Automatic Speech Recognition | Accessibility Series Part 6

March 12, 2020

Automatic Speech Recognition

Speech recognition is the technical process in which a spoken audio sequence (human speech) is automatically transformed to its underlying word sequence. It is also known as automatic speech recognition (ASR), voice recognition or speech to text (STT).

– Dr. Volker Steinbiss, Managing Director, AppTek GmbH

Automatic Speech Recognition (ASR) is increasingly present in our lives. Using natural language as a command to action is something that has forever captured our imagination and has been dramatized in films. People have always dreamed of intelligent robots that can understand and produce speech, such as HAL in 2001: A Space Odyssey (1968), C3PO in Star Wars (1977) and KITT in Knight Rider (1982).

Half a century later we live in an era where such technological dreams are an everyday reality: voice-enabled devices field our calls to customer support services teams; we dictate messages to our phones rather than type them; we switch the lights at our homes on and off with our voices, or use our voice to play our favorite songs. Over half of all digital search is likely to be voice and image-based only in a handful of years, so it can be easy to take all of this for granted and forget how much research has gone into making complex tasks such as voice search a reality.

The history of ASR science

The technology that makes all this possible dates back to 1952 in the Bell laboratories, where the first speech recognition system was built to recognize the digits 0 to 9. A decade later, an IBM system was trained to recognize a total of 16 words. Accelerated progress came in the 1970s, when the US Department of Defence funded DARPA’s Speech Understanding Research program, as they saw the value of speech recognition applications in the military. ‘Harpy’ was one of the program’s results, a recognition engine that could recognize just over 1,000 words.

But it was not until IBM pioneered the Hidden Markov Model (HMM) in the 1970s that speech recognition was able to reach the benchmark of recognizing thousands of words, and developed the potential to understand many more. It was then that ASR methodology shifted from a pattern-matching to a probabilistic model. The latter performed educated guesses on the basis of knowledge about syntactic and semantic dependencies in language, which it derived by automatically processing vast amounts of texts.

The HMM framework has dominated the field since it first appeared. AppTek’s Senior Speech Scientist, Pavel Golik, explains that ASR can technically be described as a function that maps an audio signal to a sequence of written words – aiming at the correct underlying word sequence and trying to make as few errors as possible. If we formulate this in appropriate mathematical language, the problem changes into the form: "Given an audio snippet, what is the most likely word sequence that has been uttered?" At this point, everything – the decision, the learning of pronunciations or typical word sequences from data – is described with probabilities, and we can apply mathematical methods to well-defined pieces with which we know how to deal.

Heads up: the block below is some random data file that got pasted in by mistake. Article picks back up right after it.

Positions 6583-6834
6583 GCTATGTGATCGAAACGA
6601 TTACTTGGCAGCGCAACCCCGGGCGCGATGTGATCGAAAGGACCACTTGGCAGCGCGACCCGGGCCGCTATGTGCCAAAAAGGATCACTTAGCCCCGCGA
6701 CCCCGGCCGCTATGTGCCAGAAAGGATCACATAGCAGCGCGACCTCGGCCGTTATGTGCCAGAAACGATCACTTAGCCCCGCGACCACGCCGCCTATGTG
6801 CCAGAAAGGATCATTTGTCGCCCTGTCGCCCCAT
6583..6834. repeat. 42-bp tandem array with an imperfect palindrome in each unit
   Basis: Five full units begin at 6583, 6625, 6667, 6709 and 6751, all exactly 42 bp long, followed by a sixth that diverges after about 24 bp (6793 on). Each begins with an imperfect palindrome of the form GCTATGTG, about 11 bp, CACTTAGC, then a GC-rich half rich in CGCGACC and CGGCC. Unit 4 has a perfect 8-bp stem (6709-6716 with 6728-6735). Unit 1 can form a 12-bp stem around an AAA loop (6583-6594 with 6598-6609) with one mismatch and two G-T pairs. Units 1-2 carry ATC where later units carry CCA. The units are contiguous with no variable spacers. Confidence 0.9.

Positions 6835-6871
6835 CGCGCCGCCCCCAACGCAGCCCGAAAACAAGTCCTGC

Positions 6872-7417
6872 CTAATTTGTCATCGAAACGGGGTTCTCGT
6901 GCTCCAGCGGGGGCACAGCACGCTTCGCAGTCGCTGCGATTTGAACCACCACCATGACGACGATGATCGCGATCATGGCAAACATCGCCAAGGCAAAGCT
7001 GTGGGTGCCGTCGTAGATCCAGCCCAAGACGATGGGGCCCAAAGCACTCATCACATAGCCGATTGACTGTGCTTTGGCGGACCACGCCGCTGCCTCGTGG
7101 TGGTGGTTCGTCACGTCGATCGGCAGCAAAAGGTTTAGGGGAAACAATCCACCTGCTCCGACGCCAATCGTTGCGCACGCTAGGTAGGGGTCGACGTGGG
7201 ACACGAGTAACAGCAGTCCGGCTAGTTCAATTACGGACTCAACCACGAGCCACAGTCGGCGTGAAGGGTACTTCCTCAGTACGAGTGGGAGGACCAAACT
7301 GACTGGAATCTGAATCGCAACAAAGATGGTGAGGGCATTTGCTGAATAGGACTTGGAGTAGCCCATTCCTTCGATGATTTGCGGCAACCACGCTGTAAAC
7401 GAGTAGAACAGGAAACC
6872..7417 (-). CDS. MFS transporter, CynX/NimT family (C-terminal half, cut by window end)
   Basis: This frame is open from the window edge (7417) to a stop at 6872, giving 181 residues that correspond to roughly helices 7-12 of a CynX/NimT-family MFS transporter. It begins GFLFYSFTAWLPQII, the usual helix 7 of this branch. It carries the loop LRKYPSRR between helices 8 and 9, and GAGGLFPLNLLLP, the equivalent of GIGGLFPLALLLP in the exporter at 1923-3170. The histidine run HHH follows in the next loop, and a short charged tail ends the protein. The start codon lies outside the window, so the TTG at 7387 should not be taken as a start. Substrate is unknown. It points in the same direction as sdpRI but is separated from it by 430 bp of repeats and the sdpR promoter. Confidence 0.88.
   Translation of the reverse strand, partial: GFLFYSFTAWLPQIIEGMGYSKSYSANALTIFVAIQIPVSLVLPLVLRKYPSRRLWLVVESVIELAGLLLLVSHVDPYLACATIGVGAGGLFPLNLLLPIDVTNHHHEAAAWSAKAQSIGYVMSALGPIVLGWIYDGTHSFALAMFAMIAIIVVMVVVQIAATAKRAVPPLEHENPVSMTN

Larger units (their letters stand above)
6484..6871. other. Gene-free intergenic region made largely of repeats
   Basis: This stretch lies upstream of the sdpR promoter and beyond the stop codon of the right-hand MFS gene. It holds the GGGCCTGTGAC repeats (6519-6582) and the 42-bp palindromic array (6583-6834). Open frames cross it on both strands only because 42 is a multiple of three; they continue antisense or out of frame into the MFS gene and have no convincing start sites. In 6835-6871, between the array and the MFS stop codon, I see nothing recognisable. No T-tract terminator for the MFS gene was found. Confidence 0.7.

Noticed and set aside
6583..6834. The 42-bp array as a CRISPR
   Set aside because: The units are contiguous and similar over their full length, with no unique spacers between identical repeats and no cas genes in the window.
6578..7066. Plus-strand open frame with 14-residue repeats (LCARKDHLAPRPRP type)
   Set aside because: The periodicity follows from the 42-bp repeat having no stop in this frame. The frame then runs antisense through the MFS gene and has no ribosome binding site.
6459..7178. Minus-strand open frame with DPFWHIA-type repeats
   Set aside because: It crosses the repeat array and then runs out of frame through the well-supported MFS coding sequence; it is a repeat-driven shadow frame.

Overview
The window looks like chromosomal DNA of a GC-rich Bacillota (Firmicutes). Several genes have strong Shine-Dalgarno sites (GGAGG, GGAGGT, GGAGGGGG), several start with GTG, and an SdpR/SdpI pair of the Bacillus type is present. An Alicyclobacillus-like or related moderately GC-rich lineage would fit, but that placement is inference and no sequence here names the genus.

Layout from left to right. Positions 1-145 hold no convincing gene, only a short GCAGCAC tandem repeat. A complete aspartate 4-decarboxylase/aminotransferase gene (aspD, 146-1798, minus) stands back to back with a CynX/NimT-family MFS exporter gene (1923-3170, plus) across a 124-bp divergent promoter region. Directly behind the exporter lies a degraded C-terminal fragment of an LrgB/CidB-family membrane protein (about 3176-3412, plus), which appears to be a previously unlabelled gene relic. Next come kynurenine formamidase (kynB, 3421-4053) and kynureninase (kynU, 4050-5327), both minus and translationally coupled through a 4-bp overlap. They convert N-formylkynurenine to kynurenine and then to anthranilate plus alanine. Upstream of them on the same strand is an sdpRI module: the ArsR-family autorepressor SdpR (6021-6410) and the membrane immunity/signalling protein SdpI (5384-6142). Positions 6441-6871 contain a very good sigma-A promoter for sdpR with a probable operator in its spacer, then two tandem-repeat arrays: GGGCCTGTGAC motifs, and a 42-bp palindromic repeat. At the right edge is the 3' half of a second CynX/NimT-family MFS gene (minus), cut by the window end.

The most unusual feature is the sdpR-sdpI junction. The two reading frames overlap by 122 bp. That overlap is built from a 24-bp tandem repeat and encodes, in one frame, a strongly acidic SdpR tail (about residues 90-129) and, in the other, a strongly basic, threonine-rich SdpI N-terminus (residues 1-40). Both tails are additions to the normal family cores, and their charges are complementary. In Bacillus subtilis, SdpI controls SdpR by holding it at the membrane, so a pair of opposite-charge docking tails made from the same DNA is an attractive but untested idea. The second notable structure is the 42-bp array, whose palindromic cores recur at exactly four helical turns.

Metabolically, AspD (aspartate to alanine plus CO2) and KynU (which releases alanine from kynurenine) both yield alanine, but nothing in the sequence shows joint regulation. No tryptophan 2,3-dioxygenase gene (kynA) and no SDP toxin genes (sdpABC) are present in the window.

This yields two components for recognizing speech.  One contains knowledge on how words and sentences can sound (the acoustic model) and the other contains knowledge about language structure and how typical a sentence is (the language model).

The two can be modeled in different ways. The state-of-the-art approach is to use artificial neural networks. While neural networks have been around since the 1950s, it wasn’t until the 1990s that we learned to use their power for efficiently modelling the two ASR components. It was only a few years ago that they made a big performance leap and were widely adopted in the speech recognition community.

The power of Deep Neural Networks

Deep Neural Networks (DNNs) require vast amounts of processing power, so it makes sense that their applications only came about recently. GPU performance has grown exponentially over the last few years, in parallel with the Nvidia stock price, and disk space has become virtually free. With significantly more computational power at our disposal, more training data and larger models can be used, which offer higher quality output.

But of course, improvements in hardware are only half the picture. The credit is due to the community of thousands of ASR scientists who contributed smart improvements to the way the computations are performed and how the parameters of the DNN models are trained. Two other factors that helped were the availability of more data (also fuelled by fast hardware and cheap storage solutions) and the lower entrance barrier resulting from publicly available neural net tools and platforms. Cloud computing made it much simpler to scale up, which allowed for massive deployments of such systems commercially.